Working-class whites feel worse off than their parents while working-class blacks and Latinos feel better off. If you’re a white man in your mid-30s without a college degree, there’s a decent chance your father enjoyed steady blue-collar employment and a stable family life when he was your age, and you do not. Native-born black men, in contrast, might compare their circumstances favorably with those of their own fathers, who often faced intense racial discrimination. Similarly, Latino immigrants of modest means generally believe themselves to be better off than they would have been in their native countries. That’s no small thing. In this sense, at least, upwardly mobile working-class blacks and Latinos have more in common with upwardly mobile college-educated whites than they do with working-class whites.
For the working class whites, given our country’s history of racism, of segregation, of slavery, finding respect through race is dangerous territory. Yet, with the unions mostly gone, with so many other outlets for respect eroded, it has left many with few easy options other than surging ahead, led by Trump, into the ugly, unacceptable territory of outright racism.
[I]f you are someone who wants to stop Trump or Brexit, your goal should be to communicate effectively with the people who believe it is in their interest to support Trump or Brexit. I think in general there is no effort on the part of media elites to communicate with those people and do anything other than tell them that they are primitive, racist, and stupid. And if the message being sent is that you are primitive, racist, and stupid, and not that you have been f–ked over in ways that are really bad and need to be rectified, of course those people are not going to be receptive to the message coming from the people who view them with contempt and scorn. I think that is why Brexit won, and I think that is the real danger of Trump winning.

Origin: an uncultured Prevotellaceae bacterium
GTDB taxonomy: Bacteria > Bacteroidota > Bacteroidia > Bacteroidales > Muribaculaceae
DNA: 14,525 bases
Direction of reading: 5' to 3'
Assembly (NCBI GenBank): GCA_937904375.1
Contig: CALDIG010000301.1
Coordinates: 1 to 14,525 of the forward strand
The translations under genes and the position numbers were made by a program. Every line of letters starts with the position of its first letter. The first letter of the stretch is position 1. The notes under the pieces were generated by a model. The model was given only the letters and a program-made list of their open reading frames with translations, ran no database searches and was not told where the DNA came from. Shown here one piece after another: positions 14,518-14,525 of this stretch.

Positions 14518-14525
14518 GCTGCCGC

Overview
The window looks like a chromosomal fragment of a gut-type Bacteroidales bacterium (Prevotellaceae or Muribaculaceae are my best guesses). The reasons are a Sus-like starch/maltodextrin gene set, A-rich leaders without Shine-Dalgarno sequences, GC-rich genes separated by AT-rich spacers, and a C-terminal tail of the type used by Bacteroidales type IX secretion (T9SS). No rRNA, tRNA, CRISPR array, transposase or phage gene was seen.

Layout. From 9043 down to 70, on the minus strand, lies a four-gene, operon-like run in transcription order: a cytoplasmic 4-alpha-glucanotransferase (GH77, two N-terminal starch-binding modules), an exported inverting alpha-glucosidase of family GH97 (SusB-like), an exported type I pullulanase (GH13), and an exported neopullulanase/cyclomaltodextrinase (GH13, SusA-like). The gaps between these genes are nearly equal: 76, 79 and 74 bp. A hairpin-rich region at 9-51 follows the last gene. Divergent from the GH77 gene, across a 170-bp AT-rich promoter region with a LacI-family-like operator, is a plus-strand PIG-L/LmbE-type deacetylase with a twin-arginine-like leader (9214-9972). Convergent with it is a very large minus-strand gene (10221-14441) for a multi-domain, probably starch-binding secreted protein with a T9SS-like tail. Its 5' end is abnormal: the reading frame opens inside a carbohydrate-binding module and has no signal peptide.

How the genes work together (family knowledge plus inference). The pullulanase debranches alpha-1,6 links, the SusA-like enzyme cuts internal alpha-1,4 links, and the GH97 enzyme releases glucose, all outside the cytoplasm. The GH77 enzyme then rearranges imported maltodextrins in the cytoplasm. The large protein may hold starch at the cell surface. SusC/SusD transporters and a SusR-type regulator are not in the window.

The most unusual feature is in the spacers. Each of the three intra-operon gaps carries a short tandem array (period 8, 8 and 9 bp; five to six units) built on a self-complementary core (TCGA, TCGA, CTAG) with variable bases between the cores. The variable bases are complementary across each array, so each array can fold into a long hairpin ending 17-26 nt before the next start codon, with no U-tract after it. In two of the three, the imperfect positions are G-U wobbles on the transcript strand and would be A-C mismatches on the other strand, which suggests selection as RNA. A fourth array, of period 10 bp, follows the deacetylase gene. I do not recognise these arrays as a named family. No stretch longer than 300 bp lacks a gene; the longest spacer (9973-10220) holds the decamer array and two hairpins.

I’m not a hillbilly, nor do I descend from hillbilly stock, strictly speaking. But I do come from poor rural white people in the South. I have spent most of my life and career living among professional class urbanites, most of them on the East Coast, and the barely banked contempt they — the professional-class whites, I mean — have for poor white people is visceral, and obvious to me. Yet it is invisible to them.
The liberal media hacks are going to find that middle America doesn't buy the Democrats' new/found love for the military— Kurt Schlichter (@KurtSchlichter) July 30, 2016
Just as most Americans say they hate Congress but routinely vote for their local congressmen, most Republicans seem to detect a national economic malaise while — with some exceptions in places like coal country and the oil patch — touting the economic progress in their local communities. They square that circle in a variety of ways — crediting their Republican mayors and governors, accusing Obama of manipulating data, or citing legitimate weaknesses in the recovery from the Great Recession. But with unemployment down from 10 percent to less than 5 percent since late 2009, one of Trump’s many challenges will be convincing non-Republicans that America isn’t working even though nearly 15 million more Americans are.
In addition, the NBC/WSJ polls shows that 52 percent of voters believe President Obama is in the mainstream when it comes to his approach to issues, and 50 percent say the same thing of Hillary Clinton. But just 40 percent say that Donald Trump is in the mainstream, while 57 percent say he’s out of step.And 48 percent of respondents believe Democratic congressional candidates are in the mainstream, compared with 31 percent who think the same of GOP congressional candidates.